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Reader Letter: Mosquito Network

He appreciates three interesting articles on the international radio scene

Allow me to express appreciation for three interesting articles on the international radio scene in Radio World’s Sept. 1 issue. 

U.S.-Based Shortwave Broadcasters Eye Digital” [discussed] the need for an appropriately priced, mass-production digital shortwave radio. A second article drew attention to the production of a Voice of America program beamed to Asia on shortwave and medium-wave in the Rohingya language for the benefit of refugees who have fled Myanmar into Bangladesh. 

Then there was the fascinating historic article on the AFRS (American Forces Radio Service) Mosquito Network during the devastating Pacific War.  

Back during the middle of the last century, there were usually only two medium-wave stations in Australia on the air late at night, 2UW in Sydney and 3AK in Melbourne, and consequently the band was wide open for late-night listening to the American AFRS stations throughout the Pacific. Over a period of time, we as listeners in both Australia and New Zealand heard all of these exotic little radio stations. 

A photo with the story [right] shows the entrance noticeboard of an AFRS station in the Mosquito Network without location and without call sign. However, the operating frequency 670 kHz provides a valuable clue.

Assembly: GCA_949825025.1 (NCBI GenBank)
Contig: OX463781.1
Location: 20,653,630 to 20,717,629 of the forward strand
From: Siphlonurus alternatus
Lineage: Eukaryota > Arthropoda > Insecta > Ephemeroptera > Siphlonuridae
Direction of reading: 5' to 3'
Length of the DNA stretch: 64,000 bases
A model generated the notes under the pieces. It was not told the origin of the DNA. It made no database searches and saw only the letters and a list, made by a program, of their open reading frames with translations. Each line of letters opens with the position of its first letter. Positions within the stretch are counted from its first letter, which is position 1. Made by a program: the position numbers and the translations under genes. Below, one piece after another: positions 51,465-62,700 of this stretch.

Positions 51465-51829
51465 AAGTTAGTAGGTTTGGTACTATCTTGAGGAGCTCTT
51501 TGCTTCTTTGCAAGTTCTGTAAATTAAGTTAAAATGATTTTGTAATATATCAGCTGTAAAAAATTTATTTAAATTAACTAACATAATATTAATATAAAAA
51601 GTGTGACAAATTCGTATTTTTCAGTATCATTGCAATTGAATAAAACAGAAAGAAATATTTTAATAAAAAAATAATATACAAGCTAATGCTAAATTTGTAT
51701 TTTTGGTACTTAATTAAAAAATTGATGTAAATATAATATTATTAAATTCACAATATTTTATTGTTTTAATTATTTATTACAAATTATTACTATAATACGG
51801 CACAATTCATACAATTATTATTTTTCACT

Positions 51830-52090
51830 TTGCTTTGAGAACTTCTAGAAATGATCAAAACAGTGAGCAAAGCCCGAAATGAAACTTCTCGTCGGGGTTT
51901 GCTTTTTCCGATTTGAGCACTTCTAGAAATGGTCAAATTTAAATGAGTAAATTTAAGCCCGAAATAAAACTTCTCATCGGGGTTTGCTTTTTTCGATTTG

It is known that only one AFRS Mosquito Network station operated on 670 kHz, and that was for only a short period of time, before a frequency change to 690 kHz. That station was located on Bougainville in the Solomon Islands, and the photo was taken before the station adopted the unofficial and irregular callsign WSSO.  

American AFRS stations in the Pacific were generally allocated four-letter call signs beginning with WV or WX. We would suggest that the photograph of the Bougainville station was taken in very late 1943 or very early 1944, before the informal call sign WSSO was adopted. This information would also agree with the other photograph in your article that promoted WSSO programming in February 1944. 

By the way, we have drawn attention to these Radio World articles in our weekly half-hour program “Wavescan,” broadcast on shortwave in the Americas and worldwide 35 times each week. The program is researched and written in Indianapolis, voiced by Jeff White (Radio Miami International WRMI) and Ray Robinson (Voice of Hope KVOH, Los Angeles). In the United States, “Wavescan” is broadcast by shortwave WRMI and KVOH, as well as by WWCR in Nashville. In Africa, the program is on the air from the Voice of Hope in Zambia, and for Europe, Asia and the Pacific via KSDA on the island of Guam, and additional shortwave relay stations. 

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